At present, Dr. Fleshner and the IBIRI Surgery Research team are studying the relationship of biologic therapies to surgical outcome. Defining molecular signatures and biomarkers for translational efforts have contributed— and continue to contribute—to identifying biomarkers and molecular signatures for subgroups of patients likely to respond to certain biologics. The group is also collaborating with the basic science component to research linking genetic variants and biomarkers of IBD with surgical outcomes and identifying phenotypically distinct subgroups. Dr. Fleshner and team are playing a key role in research to understand the microbiome. He is collaborating on a research project to investigate the role of creeping fat, which early evidence suggests may have a role in fibrosis, or scarring, a hallmark of severe Crohn's disease. The team is also collaborating on a study investigating the novel use of stem cell derived human intestinal organoids.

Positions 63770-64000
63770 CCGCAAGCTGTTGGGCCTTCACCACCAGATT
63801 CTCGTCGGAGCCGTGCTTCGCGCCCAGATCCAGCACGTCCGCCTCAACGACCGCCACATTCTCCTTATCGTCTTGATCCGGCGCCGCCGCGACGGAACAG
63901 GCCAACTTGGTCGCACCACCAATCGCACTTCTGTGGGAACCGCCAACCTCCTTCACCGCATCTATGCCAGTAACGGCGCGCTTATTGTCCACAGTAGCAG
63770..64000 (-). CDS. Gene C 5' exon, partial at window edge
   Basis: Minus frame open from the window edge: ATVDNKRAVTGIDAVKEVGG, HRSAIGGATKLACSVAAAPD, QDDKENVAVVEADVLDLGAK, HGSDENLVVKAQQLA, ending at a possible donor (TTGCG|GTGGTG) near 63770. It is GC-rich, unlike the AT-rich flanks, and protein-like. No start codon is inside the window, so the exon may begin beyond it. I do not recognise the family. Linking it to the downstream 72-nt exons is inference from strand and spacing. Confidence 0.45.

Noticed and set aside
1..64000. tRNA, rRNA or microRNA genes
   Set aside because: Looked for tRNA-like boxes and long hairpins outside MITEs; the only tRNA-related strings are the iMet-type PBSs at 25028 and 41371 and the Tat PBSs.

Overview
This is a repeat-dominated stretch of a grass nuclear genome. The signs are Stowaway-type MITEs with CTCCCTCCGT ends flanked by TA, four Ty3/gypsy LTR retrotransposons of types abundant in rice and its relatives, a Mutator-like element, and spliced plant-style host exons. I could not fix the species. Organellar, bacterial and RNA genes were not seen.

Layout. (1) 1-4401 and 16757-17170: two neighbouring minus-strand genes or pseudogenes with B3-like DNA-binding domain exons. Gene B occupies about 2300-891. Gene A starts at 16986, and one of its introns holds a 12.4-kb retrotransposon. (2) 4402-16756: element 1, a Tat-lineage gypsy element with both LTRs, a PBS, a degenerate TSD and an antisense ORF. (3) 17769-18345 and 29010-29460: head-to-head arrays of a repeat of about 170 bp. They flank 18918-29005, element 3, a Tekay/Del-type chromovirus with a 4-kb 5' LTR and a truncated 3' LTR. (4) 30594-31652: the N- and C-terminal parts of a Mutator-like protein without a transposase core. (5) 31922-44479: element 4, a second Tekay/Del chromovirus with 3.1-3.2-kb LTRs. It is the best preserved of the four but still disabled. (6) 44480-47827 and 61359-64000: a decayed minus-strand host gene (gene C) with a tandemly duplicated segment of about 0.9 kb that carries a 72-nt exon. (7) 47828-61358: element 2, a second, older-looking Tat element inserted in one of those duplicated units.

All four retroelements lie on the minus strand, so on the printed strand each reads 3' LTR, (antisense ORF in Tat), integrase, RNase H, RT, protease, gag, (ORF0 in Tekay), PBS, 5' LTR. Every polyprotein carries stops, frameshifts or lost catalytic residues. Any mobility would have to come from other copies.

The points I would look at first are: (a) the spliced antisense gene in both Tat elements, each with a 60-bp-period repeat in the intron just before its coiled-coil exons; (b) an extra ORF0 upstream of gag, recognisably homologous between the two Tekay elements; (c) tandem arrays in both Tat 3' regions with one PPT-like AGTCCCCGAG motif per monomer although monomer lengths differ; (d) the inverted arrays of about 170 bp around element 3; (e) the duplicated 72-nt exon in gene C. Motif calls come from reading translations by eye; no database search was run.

Current projects underway include:
- Refinement of a new technique for ileal pouch-anal anastomosis surgery involving novel ways to remove the colon without an incision, and which may also reduce perioperative complications and improve long-term functional outcomes
- Collaboration with Dr. Targan and Dr. Gonsky to study novel molecular signatures for subgroups of patients likely to respond to certain biologics in a project that has recently led to the discovery of potential therapeutic targets
- Collaborative study of creeping fat, with Dr. Suzanne Devkota, which early evidence suggests may have a role in fibrosis, a hallmark of severe Crohn's disease
- Investigation with Dr. Robert Barrett of a novel use of stem cell-derived human intestinal organoids in a surgical technique
- International, multicentered clinical trial of adult allogeneic expanded adipose-derived stem cells, for the treatment of complex perianal fistula(s) in patients with Crohn's disease